LOL! Indeed! :(
  17. JohnEm

    JohnEm Well-Known Member

    Yes, it was a Thursday.

    Nuevo Salon Argentina is closed and the reasons and time scale
    are not clear. So El Arranque is currently and confusingly at Lo de Celia
    on Thursdays and Saturdays although, for the moment at least,
    Tuesdays seem lost.

    But there is also Nuevo Chique at Casa Galicia on Tuesdays and Thursdays,
    Los Consagrados at Centro Region Leonesa on Saturdays plus the milongas
    El Maipu at La Nacional (Plaza Italia), milongas also at Plaza Bohemia and
    Canning of course (preferably Wednesday and Sunday only). Most of these
    are either so-called afternoon milongas starting at 3pm or 4pm for 6 hours.
    Mustn't forget the new venue in town, Obelisco on Entre Rios which hosts
    milonga organisers on many nights and Cachirulo later on a Saturday night.
    El Maipu and maybe most at Plaza Bohemia start later at 6pm but all are
    civilised hours for real people rather than for those that exist only for dance
    and are prepared to be night owls. There are others I have missed.

    Of course you can find other styles in Buenos Aires at places such as La Viruta
    and Club Villa Malcolm but I find the dancing dangerous in a crowded context.

    Look here for more clues:
    Accuracy is not guaranteed, circumstances change without warning.
  18. Zoopsia59

    Zoopsia59 Well-Known Member

    A teacher gave me the imagery of something like an automobile fan belt going up your front (lifting) and down your back (lengthening). Since the belt is continuous, you aren't concentrating on just the back or just the abdomen. They work together. Each supports the other.

    It helped me with my tendency to over-arch my lower back and allow my stomach to flop. However, if you have a tendency to tuck your pelvis under (contracting in the lower abs) you might overcompensate.

    The trick is to remember that even with one side of the belt going towards one pulley and the other side going towards the other pulley, there is equal length and equal tension on both pieces (sides) of the belt between the pulleys.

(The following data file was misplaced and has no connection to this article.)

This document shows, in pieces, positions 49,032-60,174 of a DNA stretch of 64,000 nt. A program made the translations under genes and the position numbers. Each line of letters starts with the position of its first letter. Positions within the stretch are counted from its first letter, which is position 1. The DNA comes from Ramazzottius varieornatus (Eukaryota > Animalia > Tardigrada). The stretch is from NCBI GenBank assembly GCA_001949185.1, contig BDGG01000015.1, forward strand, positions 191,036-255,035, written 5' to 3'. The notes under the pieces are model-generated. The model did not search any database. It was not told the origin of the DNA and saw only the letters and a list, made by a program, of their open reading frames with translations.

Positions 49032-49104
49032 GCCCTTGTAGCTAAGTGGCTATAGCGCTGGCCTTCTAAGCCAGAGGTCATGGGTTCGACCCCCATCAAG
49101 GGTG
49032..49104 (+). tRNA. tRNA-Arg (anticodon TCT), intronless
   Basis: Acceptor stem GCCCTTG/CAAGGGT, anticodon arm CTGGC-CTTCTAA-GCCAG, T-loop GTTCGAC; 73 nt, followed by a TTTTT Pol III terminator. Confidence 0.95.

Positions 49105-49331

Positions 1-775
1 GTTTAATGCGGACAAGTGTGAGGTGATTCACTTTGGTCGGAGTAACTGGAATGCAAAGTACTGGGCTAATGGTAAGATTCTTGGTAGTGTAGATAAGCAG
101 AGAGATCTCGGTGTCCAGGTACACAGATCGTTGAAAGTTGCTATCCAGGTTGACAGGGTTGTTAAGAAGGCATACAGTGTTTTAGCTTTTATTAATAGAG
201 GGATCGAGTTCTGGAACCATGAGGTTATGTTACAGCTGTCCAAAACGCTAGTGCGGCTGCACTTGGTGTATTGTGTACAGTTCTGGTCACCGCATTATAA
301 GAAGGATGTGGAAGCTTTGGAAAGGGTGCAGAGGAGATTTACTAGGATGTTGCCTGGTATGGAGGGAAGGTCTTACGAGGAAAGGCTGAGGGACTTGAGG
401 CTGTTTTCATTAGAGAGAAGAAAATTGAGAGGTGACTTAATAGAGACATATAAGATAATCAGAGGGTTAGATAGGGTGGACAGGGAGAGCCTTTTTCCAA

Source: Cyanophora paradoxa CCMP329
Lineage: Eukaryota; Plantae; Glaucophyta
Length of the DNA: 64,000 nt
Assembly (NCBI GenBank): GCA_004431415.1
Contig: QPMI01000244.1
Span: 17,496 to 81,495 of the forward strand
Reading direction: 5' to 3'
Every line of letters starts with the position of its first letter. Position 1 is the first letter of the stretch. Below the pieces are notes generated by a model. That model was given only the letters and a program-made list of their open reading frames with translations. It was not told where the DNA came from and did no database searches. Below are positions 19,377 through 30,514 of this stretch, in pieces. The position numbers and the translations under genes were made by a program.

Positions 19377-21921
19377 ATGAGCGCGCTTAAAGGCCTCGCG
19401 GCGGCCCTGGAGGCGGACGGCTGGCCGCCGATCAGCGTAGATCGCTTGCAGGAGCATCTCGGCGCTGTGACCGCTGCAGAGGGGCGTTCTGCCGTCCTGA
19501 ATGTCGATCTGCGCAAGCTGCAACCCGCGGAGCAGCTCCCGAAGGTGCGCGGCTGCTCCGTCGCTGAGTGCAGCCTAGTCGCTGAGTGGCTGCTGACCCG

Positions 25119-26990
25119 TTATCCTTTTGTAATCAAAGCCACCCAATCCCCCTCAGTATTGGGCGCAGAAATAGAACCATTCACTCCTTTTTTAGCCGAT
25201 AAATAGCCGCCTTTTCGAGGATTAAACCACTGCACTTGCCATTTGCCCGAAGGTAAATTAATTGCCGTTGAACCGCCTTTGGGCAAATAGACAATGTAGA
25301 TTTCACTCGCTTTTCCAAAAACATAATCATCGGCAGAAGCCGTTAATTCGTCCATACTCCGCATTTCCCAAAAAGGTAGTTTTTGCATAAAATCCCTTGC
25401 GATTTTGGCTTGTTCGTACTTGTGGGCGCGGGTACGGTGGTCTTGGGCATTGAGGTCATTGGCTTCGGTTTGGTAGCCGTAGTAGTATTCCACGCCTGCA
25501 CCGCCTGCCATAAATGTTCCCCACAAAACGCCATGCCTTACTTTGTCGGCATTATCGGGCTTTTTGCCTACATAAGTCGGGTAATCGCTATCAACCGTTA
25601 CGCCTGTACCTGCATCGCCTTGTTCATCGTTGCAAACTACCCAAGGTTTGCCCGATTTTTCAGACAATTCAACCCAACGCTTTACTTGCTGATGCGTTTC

19. LadyLeader

    LadyLeader Active Member

    Thanks for the milonga names; I just wanted to know how much I missed of the venues you appreciate. My room mates seem to be informed and they visited even Obelisco but those nights i was doing something else. Other venues i visited - maybe not the right day but the place.
  20. LadyLeader

    LadyLeader Active Member

    We all have a history where the start position is quite far from the position/preferences we have today.

    Start - open rigid tango salon
    My Argentine tango life started by a visit of a touring tango show in our city and afterwards I signed up for courses. The teachers in town had mostly 2-3 years experience. Later I learned that some of the figures we learned were from Osvalde & Moira video, but what else it could have been. There were only a few traveling teachers or money to pay them, hardly anything on internet, later on our community started a video library but that time I did not have a player. This period i learned to move, primitively connect to my partner, some musicality and a lot of fun had we.

    Inspiration - open nuevo moves
    A few years in 2000s a Belgian couple started to visit Sweden regularly. Vincent & Maryline had a musicality which hit me powerfully and their movements had a before unseen pattern of beauty. Their attitude towards each other was lacking all that artificial passion so common in performances of that time. I was hit by enormous wave of inspiration: I wanted to learn, worked hard, travelled to meet them regularly untill they announced their last workshop in Brussels, April 2005.
    This was a time for experimenting and with them i layed the widest boundaries of my movements and everything else thereafter has been within that circle.

    Change - Milonguero / Close salong
    One day I noticed that the community had grown and there was not anymore space to dance in nuevo way. The second surprise was to find myself capable to keep the dance going on even with small steps. That ability had been developed under cover of the long nuevo strides. This small dance has been going on more than a half decade now.

    Future - Close nuevo
    I feel that this sedate milonguero way of dancing is getting somewhat boring. I am curious!

    I think that a person who is dancing a long time will always change the way of dancing at some point, s/he will re-learn on the way. I think it is allways better to ...do... something in the area you are interested in. You check your options, choose the best among them and start experimenting - and you change when you find something even better!

    TomTango, according to my opinion you are managing your options exceptionally well!
    Mladenac likes this.